However, other issues held up the final maps, including the question of permits from other agencies. There was more litigation, this time involving the Coastal Commission. The property changed hands. And still the city refused to approve the final maps, citing unfulfilled tentative map conditions. In 2002, property owner Trancas-PCH sued the city to prevent it from disapproving the final maps. But in March 2003, with the lawsuit pending, the City Council voted unanimously to disapprove the final maps because Trancas lacked necessary permits from the Coastal Commission and the Regional Water Quality Control Board.

A few weeks later, the city and Trancas began negotiating, and, in April 2003, the City Council approved the settlement agreement in closed session. The settlement required Trancas to record a deed restriction limiting development to 32 townhouses on 8.5 acres, and to dedicate the 26.5-acre parcel to the city for parkland. In exchange, the city agreed not to enact regulations that would prohibit the development and to expedite the processing of a general plan amendment.

The Trancas Property Owners Association, whose members own houses on nearby Trancas and Broad beaches and who have been fighting development on the site for decades, then sued the city. The property owners association argued the decision to disapprove the final map was correct, the revised project did not conform with the tentative map, the settlement agreement should have undergone environmental review, and the City Council violated the Brown Act. Los Angeles County Superior Court Judge David Yaffe ruled for the city. On appeal, the Second District overturned Yaffe.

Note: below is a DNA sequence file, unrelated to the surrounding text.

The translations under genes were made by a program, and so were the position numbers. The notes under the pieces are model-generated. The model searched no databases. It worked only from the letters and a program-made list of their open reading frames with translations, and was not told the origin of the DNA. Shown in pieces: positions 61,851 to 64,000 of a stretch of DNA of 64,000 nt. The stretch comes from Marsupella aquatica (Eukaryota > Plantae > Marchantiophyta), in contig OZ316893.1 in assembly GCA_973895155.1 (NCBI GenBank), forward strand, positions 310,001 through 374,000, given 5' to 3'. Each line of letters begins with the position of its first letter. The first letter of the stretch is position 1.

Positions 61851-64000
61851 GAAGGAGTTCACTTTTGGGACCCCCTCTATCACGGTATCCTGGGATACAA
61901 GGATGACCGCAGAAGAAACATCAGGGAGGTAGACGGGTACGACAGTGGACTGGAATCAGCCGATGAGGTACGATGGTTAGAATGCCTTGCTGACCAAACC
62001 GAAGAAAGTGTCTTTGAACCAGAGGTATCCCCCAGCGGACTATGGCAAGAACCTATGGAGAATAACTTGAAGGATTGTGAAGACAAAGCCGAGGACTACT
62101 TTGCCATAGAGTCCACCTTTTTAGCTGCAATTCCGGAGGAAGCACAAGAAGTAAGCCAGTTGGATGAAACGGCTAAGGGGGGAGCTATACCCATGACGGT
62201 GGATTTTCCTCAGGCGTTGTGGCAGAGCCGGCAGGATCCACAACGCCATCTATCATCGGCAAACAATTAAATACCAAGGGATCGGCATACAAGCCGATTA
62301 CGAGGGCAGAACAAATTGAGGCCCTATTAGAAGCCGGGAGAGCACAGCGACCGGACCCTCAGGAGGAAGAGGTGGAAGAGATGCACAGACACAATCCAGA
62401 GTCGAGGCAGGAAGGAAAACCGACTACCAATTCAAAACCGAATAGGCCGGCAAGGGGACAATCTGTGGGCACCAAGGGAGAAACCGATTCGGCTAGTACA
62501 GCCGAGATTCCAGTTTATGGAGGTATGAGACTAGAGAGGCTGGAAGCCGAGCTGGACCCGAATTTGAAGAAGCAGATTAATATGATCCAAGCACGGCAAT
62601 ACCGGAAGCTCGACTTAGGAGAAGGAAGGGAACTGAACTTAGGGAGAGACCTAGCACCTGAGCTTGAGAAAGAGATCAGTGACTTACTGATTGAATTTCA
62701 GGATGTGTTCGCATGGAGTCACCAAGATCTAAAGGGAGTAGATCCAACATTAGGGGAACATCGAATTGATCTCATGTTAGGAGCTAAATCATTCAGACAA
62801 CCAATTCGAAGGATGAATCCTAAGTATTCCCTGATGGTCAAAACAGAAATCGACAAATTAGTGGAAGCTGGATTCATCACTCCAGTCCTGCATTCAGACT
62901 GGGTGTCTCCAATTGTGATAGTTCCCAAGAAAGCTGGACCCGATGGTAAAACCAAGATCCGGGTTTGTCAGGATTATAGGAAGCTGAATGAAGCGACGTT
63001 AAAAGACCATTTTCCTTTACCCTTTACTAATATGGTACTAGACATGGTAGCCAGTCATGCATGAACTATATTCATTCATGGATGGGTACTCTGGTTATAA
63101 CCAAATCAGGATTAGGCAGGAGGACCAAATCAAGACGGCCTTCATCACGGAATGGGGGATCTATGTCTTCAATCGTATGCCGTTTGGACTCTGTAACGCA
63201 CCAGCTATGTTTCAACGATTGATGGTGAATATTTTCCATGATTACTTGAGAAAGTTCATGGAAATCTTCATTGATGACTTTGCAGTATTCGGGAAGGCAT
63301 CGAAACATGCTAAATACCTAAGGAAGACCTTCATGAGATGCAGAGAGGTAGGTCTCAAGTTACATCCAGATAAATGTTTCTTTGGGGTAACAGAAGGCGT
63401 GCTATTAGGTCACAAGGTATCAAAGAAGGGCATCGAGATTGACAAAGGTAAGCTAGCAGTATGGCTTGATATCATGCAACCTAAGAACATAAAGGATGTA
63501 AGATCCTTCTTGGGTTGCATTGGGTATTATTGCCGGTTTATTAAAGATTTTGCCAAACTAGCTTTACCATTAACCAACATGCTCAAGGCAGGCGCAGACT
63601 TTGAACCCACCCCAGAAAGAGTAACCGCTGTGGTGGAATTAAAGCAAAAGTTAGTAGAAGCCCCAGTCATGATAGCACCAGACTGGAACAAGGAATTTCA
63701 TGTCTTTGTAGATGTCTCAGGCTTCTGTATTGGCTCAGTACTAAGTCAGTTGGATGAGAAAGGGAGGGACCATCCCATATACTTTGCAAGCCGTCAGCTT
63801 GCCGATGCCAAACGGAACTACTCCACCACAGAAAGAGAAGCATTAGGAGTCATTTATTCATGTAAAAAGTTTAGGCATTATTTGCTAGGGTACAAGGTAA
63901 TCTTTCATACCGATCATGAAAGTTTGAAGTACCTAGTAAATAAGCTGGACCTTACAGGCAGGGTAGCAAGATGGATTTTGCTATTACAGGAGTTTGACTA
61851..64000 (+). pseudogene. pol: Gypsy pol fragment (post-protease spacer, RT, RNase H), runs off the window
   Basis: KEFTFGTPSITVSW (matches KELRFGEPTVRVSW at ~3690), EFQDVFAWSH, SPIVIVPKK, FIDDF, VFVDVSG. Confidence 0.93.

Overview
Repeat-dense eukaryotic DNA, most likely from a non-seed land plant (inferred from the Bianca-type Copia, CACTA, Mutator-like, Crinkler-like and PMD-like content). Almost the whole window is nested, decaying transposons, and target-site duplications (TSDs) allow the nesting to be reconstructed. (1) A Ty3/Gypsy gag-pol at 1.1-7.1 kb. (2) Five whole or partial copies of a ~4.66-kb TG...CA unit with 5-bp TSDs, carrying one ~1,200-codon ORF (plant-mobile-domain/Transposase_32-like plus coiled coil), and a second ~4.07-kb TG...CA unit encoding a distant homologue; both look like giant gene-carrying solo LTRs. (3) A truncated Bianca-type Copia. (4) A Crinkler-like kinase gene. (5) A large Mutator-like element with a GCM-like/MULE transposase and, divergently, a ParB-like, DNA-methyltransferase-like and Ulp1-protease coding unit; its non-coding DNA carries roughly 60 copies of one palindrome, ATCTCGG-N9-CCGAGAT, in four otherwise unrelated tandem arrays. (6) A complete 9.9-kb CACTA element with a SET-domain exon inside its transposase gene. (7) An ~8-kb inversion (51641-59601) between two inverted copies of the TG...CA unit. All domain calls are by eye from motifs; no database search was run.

The court first dealt with what it called “retraction of zoning authority.” The court likened the situation to that in the landmark case, Avco Community Developers, Inc. v. South Coast Regional Com., 17 Cal.3d 785 (1976). In Avco, the state Supreme Court ruled that the government may not contract away its ability to exercise the police power in the future. (Avco led to the passage of laws permitting “vesting” tentative maps and development agreements.)

In the Malibu case, the property in question is zoned for one residence per five acres. According to the Second District, the settlement agreement’s exemption from this density regulation was exactly what Avco condemned.